“What did it feel like,” Kathy asked, “when you, like, touched it.”
“I don’t know,” Maria said, “kind of soft and smooth like velour.”
Kathy said, “Really?”
“Even when it got hard,” Maria said.
Kathy said, “Wow.”
Maria said, “I know.”
“But it didn’t feel gooey? Debby said it was gooey.”
“It didn’t feel gooey to me.”
Kathy said, “You think we should call her?”
“I can’t call anyone,” Maria said. “My mother would kill me.”
“How would she know.”
“That bitch knows everything.”
“You should come to my house,” Kathy said. “My mother lets us alone.”
Maria said, “Yeah, well my mother loves me.”
“What’s that supposed to mean?”
“Just she loves me, that’s all.”
“And what, my mother doesn’t?”
From another part of the house, Maria’s mother shouted.
“What’s all that noise in there?”
Maria said, “You better get out of here.”
Kathy said, “You’re such a wuss.”
Maria said, “Okay, I’m a wuss. But I know more than you.”
Kathy took the other woods, the woods that led away from home. She felt unsettled. She felt something had changed. She was the leader, the first one with a bra, the first one with a boyfriend, the first one French kissed, the first one felt up. It was like a shelf full of trophies. Then, all of a sudden, one shitty recess, and she’s the one asking questions. What the hell did Debby mean, all gooey?
Rosie stood in front of the mirror looking at the way his little dick must have looked when he pulled it out. He thought about how it had lengthened and how good that felt, like something really good was about to happen. Had to happen. And he thought about how much fun it was in Principal Siegel’s office, to laugh right in his face. No matter how much trouble he was in, it was worth it finally to laugh right in one of their faces.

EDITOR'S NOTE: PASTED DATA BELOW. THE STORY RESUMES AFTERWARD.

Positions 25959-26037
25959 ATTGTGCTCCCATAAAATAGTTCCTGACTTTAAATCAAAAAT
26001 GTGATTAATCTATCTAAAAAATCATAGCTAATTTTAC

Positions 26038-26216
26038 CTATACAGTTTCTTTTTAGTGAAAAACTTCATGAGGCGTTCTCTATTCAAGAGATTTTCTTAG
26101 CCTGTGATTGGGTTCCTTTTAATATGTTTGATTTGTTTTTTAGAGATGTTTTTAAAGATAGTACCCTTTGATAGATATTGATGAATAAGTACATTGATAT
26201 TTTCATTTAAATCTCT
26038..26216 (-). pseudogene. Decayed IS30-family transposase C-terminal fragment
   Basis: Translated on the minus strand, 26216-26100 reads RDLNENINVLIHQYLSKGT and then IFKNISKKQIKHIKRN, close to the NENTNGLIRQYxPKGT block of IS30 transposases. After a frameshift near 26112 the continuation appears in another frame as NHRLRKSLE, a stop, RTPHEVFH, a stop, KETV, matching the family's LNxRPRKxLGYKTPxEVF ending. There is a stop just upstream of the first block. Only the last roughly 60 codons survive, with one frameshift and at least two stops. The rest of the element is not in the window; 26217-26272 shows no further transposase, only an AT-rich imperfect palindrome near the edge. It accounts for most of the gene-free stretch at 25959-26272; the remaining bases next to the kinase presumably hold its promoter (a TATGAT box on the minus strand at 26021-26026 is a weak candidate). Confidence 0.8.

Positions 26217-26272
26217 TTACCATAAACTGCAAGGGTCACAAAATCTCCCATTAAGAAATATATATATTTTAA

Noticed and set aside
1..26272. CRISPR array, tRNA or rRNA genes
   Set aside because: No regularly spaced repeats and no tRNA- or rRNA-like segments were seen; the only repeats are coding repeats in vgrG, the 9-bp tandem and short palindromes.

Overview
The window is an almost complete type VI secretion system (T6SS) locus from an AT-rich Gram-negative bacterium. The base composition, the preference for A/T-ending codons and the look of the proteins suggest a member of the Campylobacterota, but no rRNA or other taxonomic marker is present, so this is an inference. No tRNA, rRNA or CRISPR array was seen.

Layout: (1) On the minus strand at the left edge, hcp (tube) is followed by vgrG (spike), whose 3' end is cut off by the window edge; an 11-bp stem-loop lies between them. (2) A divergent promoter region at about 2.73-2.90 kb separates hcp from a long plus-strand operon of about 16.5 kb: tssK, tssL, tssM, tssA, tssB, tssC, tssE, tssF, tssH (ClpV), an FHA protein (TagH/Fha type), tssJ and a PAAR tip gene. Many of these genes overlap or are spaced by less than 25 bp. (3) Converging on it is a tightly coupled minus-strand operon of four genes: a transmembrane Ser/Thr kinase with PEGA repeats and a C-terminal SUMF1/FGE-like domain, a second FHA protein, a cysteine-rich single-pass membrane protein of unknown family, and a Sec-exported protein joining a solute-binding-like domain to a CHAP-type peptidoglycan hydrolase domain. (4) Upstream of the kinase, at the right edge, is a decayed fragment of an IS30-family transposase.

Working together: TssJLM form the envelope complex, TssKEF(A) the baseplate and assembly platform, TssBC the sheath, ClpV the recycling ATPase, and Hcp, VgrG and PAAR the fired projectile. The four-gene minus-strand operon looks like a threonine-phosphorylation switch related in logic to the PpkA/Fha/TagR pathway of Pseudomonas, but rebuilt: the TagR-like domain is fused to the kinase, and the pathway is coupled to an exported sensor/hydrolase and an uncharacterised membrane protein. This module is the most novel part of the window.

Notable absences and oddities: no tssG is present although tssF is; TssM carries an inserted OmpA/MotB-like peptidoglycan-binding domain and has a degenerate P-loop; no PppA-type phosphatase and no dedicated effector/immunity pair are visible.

He was in a lot of trouble, he knew that. He didn’t know exactly how much, but the phone had been ringing nearly non-stop since the school buses dropped the kids back home. He could hear his mother crying, sighing, apologizing. And once his step-brother came in, without knocking, and said, “Dad’s gonna send you to a home.”
“This is my home,” Rosie told him.
His brother said, “This is our home, you fat freak,” and he slammed the door.
Rosie liked Chris. He was a fast runner, good at math, but he was so uptight.
In the mirror, he could see the distant traffic rolling on 25A. It was almost thirty minutes to the nearest town, a town with a luncheonette and a pharmacy and a candy store. He felt like he was living nowhere, at the edge of a huge lawn that didn’t even have houses.
The school buses were just heading back out to pick up the late kids, the kids who stayed after for sports or clubs. Rosie had wanted to join a club. He thought he could do cross-country, but his step-brother told him they don’t accept fat freaks. Then he thought he could do quilting, but Mrs. Morawski told him that was only for girls.
Something in the mirror caught his eye. He went to the window, and there . . . halfway across the sod field . . . was a figure . . . a girl . . . in a skirt . . . a mini-skirt . . . and white go-go boots . . . Kathy . . . Kathy Christmas. And she was coming toward his house. She was coming closer. And closer. So close she saw him. She saw him and waved. She indicated with her hands that he should lift up his window.
He looked down. He was still unzipped.
He wondered if he should raise his zipper. He guessed Kathy could tell him.
He raised the window.